At a joint news conference following talks with Foreign Minister of Serbia Ivica Dacic Foreign Minister Sergey Lavrov commented on UK Foreign Secretary Jeremy Hunt's urges to European partners to slap their own sanctions on Russia in connection with the Salisbury incident.

16.08.2018 - Ambassador Alexander Yakovenko's interview for "Salisbury Journal"

The Russian Ambassador said he stands together with the people of Salisbury in a meeting with the Journal last week, as the United States announced new sanctions against the country. Speaking at his official residence in Kensington Palace Gardens on Thursday, Alexander Yakovenko said: “We are together with the people of Salisbury.”

24.06.2018 - Greeting by Ambassador Alexander Yakovenko for the Znaniye school Family Day (Ealing, 24 June 2018)

Dear friends and guests, I am delighted to welcome you at a Family Day celebrating Russia and the World Cup. Today, Russia is the place to be for the whole world. It is a great pleasure to hear fans from all continents appreciating Russia’s hospitality, friendliness and openness to everyone. Right now, people from virtually every country see the 11 host cities, from the Baltic Sea to the Urals on the border of Europe and Asia, and realize how diverse and beautiful our country is. We’d like to bring a bit of Russia and the excitement of the World Cup to Ealing, for those who couldn’t make it to the tournament. By the way, so far both our teams are doing very well, and let us hope they keep up this good work. We cheer for both Russia and England but I’m afraid this can change if both teams meet at the semi-finals.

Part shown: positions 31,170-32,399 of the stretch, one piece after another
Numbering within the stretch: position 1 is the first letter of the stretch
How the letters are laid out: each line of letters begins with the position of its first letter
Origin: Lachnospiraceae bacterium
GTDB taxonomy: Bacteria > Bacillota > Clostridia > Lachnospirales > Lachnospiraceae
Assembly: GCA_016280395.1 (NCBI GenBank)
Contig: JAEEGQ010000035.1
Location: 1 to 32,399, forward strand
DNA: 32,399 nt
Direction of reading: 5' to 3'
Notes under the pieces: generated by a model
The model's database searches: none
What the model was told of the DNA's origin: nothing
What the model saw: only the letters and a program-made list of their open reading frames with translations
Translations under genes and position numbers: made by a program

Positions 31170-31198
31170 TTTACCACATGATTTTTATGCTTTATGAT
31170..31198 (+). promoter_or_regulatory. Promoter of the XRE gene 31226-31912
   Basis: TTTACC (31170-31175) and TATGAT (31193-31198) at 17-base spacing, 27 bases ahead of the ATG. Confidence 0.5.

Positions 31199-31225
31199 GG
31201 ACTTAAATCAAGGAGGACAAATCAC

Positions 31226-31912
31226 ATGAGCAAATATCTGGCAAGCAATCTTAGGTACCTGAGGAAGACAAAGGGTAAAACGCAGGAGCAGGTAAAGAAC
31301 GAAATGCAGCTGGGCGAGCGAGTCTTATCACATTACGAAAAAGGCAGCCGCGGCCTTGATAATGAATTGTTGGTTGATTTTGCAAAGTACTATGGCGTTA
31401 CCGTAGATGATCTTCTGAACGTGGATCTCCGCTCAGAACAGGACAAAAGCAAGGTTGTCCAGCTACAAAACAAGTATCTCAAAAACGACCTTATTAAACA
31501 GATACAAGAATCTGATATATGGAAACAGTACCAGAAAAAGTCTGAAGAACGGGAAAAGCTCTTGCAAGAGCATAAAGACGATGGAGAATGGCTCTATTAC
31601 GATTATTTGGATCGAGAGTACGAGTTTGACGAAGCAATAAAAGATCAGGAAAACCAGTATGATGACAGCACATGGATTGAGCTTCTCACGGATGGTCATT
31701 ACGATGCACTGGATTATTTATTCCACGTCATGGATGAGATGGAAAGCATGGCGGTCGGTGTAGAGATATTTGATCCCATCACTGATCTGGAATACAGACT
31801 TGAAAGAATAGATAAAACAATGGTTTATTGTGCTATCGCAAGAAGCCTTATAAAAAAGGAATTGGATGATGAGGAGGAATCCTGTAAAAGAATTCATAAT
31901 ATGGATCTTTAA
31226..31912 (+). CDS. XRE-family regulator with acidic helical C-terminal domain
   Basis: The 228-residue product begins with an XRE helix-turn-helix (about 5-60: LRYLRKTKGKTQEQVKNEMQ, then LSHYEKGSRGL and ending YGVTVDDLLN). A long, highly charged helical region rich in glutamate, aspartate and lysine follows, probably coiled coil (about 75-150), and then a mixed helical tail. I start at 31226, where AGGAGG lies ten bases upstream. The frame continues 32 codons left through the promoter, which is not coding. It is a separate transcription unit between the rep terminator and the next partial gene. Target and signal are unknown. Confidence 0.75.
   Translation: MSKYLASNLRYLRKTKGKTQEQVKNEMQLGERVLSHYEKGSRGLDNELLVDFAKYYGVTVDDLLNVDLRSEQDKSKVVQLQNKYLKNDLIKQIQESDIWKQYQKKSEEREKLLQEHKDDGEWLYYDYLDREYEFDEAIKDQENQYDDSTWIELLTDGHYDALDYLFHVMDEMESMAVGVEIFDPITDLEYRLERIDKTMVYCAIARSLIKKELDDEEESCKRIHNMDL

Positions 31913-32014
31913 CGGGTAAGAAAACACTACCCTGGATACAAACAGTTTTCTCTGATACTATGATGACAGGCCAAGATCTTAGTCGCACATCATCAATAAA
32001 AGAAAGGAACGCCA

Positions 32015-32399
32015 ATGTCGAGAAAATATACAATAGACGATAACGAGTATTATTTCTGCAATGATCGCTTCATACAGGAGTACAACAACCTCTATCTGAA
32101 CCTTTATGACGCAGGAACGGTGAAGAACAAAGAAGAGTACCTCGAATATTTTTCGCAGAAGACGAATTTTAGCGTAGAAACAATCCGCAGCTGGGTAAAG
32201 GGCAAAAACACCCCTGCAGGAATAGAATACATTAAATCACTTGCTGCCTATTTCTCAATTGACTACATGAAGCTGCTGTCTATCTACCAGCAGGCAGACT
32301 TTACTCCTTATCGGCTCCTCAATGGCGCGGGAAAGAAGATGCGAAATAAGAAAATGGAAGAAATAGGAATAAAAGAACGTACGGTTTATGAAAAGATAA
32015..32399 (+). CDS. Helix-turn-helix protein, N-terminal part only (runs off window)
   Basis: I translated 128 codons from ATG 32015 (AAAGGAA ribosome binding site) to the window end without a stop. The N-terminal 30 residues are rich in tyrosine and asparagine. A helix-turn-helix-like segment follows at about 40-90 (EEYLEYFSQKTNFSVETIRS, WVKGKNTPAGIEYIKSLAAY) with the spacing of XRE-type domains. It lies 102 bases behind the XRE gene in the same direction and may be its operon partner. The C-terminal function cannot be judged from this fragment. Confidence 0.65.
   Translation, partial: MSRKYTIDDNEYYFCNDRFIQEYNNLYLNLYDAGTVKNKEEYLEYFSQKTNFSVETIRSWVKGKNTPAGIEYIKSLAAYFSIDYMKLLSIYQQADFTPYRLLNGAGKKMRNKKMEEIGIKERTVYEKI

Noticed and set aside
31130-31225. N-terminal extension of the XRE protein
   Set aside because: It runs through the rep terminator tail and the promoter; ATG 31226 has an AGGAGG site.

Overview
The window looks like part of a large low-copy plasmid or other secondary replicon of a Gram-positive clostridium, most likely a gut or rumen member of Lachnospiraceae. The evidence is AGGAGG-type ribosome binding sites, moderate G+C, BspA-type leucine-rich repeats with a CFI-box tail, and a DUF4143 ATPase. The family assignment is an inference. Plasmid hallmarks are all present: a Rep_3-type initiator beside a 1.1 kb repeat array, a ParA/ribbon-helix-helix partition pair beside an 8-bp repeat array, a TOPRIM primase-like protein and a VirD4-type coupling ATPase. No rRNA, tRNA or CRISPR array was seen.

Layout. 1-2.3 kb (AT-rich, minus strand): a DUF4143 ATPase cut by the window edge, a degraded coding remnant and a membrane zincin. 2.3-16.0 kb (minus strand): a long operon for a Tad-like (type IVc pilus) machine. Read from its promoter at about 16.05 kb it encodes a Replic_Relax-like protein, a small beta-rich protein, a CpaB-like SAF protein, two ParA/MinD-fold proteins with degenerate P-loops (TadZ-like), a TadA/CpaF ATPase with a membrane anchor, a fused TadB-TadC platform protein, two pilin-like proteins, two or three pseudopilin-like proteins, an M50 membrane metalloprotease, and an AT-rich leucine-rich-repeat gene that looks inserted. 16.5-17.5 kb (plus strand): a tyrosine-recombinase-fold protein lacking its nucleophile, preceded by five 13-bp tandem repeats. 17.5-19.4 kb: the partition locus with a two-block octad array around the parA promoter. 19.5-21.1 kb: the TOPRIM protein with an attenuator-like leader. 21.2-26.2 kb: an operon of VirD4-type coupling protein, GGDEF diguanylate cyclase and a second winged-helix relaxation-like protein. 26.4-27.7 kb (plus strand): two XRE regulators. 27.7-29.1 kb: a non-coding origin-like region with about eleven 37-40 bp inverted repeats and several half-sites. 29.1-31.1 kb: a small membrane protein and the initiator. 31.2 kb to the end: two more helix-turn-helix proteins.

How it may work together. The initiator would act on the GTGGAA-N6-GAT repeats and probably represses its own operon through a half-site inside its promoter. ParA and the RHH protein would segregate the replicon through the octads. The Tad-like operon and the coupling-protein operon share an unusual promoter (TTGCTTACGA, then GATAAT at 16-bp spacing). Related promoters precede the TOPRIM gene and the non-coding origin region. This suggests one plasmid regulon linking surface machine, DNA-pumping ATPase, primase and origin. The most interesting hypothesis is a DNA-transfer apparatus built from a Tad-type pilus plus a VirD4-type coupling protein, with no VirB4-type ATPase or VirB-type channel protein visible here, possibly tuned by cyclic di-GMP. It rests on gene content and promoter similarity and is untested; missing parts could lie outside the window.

20.06.2018 - Foreign Minister Sergey Lavrov’s remarks and answers to questions at the Primakov Readings international forum, Moscow, May 30, 2018

Mr Dynkin, Colleagues and friends, Ladies and gentlemen, I am grateful for a new opportunity to speak at the international forum named after Academician Evgeny Primakov, an outstanding Russian statesman, academic and public figure. It is indeed a great honour for me. I consider Mr Primakov, with whom I worked at the Foreign Ministry in the latter half of the 1990s, my senior comrade and teacher, as probably do the majority of those who crossed paths with him at one point. Holding this representative conference under the aegis of one of Russia’s leading academic institutes – National Research Institute of World Economy and International Relations (IMEMO) that also bears Primakov’s name – has become a good tradition. The Primakov Readings have earned a reputation as a venue for serious dialogue of authoritative specialists on the most pressing issues of international politics and the global economy. Today, there is no lack of buzzwords used by politicians, experts and scientists to capture the current moment in international relations. They talk about the crisis of the “liberal world order” and the advent of the post-Western era, “hot peace” and the “new cold war”. The abundance of terms itself shows that there is probably no common understanding of what is happening. It also points to the fairly dynamic and contradictory state of the system of international relations that is hard to characterise, at least at the present stage, with one resounding phrase. The authors of the overarching theme of the current Primakov Readings probably handled the challenge better than others. In its title “Risks of an unstable world order’ they provocatively, and unacademically, combine the words “unstable” and “order”.